Nicholas Jarecki’s Arbitrage is the latest example of an increasingly popular genre: the white-collar white-knuckler, which suggests that since the real thieves today are sitting in corporate boardrooms, paperwork and bargaining can be as tense as any shootout. Arbitrage stars Richard Gere as a renowned venture capitalist who runs into trouble when his attempt to sell his company—combined with an untimely auto accident—threatens to reveal the financial and personal improprieties he’s tried for years to keep from his wife (Susan Sarandon) and daughter/protégée (Brit Marling). Jarecki means to lay bare the arrogance of the powerful, showing how they make deals based on perception, not reality. He does this via a narrative that unfolds over a few days, neatly making all his points about corrupt institutions.
Arbitrage’s main issue isn’t that it’s contrived, it’s that Jarecki is so conventional in his approach to the material. This plot would lend itself well to “last act of Goodfellas” mode, with all the hero’s spinning plates beginning to wobble simultaneously. Instead, Jarecki is thoroughly square, building the film on mano-a-mano confrontations and conversations that advance the story and themes, but do little to shade in his world or jangle the viewers’ nerves. Each new character Jarecki introduces—a demanding mistress, a ruthless rival, the working-class son of a former employee—fills exactly the expected role, primarily by defining how Gere is adept at manipulating people.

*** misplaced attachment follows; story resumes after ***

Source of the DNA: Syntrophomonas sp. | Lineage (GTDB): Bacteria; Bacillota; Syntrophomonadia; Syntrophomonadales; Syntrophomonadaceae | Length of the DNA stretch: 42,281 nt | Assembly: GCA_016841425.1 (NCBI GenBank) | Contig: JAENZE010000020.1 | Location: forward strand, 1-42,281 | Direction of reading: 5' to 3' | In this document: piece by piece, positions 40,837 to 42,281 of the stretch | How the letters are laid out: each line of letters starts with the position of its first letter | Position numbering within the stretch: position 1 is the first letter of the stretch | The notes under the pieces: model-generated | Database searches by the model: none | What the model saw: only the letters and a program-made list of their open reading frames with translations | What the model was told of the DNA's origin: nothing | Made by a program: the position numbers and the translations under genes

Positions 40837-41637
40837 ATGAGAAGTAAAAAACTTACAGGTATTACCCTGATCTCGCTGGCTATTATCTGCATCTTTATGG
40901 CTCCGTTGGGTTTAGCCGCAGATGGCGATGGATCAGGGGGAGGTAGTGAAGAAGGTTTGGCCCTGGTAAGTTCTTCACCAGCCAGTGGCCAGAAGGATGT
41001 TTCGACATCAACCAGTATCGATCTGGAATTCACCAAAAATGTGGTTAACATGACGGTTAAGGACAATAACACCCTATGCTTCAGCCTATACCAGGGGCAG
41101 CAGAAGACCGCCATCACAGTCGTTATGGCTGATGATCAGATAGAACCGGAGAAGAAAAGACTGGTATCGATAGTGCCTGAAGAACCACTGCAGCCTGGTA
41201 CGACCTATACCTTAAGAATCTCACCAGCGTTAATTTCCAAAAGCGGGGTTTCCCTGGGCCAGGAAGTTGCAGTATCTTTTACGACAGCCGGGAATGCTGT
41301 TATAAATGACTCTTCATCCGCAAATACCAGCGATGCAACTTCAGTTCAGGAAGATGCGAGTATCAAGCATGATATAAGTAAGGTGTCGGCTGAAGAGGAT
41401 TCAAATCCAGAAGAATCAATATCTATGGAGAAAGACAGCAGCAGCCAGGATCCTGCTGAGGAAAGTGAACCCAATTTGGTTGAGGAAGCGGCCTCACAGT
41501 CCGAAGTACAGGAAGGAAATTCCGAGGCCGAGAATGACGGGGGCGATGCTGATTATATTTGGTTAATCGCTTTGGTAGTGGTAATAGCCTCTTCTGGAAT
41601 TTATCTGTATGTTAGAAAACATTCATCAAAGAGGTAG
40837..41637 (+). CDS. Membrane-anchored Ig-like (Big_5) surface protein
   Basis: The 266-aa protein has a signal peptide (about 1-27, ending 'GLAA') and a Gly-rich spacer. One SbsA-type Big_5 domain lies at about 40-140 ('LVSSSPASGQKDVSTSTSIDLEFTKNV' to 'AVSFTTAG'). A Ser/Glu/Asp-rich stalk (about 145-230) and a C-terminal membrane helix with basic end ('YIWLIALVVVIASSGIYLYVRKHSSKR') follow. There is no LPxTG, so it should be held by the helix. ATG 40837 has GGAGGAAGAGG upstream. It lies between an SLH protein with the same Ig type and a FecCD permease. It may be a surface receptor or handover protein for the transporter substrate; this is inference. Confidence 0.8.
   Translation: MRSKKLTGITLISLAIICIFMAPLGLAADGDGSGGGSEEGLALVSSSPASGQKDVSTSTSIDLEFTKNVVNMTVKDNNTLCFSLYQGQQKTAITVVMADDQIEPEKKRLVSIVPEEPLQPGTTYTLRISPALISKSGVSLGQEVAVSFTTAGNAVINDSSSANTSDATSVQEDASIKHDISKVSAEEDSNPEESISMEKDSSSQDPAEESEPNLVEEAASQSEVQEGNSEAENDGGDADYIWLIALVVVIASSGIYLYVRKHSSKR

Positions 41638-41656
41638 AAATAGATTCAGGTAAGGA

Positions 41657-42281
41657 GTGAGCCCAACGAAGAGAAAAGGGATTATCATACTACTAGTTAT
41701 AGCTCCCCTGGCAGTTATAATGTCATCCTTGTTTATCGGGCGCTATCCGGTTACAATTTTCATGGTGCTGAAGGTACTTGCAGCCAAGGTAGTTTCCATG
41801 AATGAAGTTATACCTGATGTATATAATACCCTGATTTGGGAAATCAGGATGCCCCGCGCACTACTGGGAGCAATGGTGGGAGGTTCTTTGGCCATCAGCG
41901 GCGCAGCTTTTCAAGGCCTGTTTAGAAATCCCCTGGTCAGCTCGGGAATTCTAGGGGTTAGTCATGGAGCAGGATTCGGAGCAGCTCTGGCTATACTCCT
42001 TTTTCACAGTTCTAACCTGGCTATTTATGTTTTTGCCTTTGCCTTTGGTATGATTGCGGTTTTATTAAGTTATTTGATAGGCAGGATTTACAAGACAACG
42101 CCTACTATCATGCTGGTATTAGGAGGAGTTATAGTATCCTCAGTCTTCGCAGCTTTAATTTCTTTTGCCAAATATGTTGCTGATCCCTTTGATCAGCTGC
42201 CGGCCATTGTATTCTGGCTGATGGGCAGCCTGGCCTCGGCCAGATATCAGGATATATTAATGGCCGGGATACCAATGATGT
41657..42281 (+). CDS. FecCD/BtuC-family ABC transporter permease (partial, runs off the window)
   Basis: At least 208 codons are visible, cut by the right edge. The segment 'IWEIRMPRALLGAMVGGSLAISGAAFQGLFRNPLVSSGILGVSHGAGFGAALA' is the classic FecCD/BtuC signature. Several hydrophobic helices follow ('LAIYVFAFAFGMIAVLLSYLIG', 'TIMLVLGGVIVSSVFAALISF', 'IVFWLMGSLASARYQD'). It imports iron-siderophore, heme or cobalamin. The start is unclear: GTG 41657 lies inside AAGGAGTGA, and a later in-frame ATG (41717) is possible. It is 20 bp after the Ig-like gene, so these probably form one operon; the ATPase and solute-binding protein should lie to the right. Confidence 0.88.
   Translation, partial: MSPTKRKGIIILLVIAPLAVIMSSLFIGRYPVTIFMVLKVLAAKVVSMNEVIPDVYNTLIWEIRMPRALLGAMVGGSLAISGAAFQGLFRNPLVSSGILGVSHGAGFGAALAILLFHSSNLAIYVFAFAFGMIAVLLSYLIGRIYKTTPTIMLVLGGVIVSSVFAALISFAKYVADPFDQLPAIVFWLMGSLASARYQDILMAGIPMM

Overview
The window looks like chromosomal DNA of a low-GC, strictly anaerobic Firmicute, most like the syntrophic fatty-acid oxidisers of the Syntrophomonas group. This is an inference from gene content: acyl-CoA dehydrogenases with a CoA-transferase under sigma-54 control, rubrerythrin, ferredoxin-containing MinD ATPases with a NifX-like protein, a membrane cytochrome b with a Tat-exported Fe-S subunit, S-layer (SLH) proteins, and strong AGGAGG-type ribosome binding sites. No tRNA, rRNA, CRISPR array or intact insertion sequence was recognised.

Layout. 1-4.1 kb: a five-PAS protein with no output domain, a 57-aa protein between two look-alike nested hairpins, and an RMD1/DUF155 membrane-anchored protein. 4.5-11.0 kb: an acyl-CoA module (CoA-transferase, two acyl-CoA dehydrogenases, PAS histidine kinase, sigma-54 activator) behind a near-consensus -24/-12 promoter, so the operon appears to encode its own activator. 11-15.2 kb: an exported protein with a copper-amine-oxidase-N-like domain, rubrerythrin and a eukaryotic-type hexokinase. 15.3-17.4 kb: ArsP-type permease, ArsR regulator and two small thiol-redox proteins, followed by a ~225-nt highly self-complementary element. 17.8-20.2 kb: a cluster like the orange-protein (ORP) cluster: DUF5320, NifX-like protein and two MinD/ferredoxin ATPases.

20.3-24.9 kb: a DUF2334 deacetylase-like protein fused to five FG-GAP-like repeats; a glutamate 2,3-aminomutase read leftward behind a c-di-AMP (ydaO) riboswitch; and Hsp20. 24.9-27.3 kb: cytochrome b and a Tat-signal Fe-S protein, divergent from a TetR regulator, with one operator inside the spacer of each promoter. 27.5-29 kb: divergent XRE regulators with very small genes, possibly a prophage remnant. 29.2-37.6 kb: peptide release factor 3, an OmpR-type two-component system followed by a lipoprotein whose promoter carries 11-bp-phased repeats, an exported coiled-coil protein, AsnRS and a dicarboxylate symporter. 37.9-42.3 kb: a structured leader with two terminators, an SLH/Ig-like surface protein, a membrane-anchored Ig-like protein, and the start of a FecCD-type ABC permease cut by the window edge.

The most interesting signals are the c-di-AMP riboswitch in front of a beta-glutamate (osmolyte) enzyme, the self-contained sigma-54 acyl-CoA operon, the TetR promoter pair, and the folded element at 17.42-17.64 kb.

To be fair, though, with the cast he has, Jarecki doesn’t need to make his authorial presence known much. Between Gere matching wits with a police detective played by Tim Roth, and Gere having to explain himself to the steely Sarandon, Arbitrage is never dull. Gere makes his selfish fat-cat so sympathetic that his horrible choices seem almost comprehensible, while Sarandon works wonders with a small role, illuminating a woman who’s willing to play the part of the devoted wife as long as the situation is mutually beneficial, but not one day longer. As these characters jostle with each other, making demands and swapping lies, Jarecki gets across something meaningful about how for a certain type of person, everything in life is a negotiation.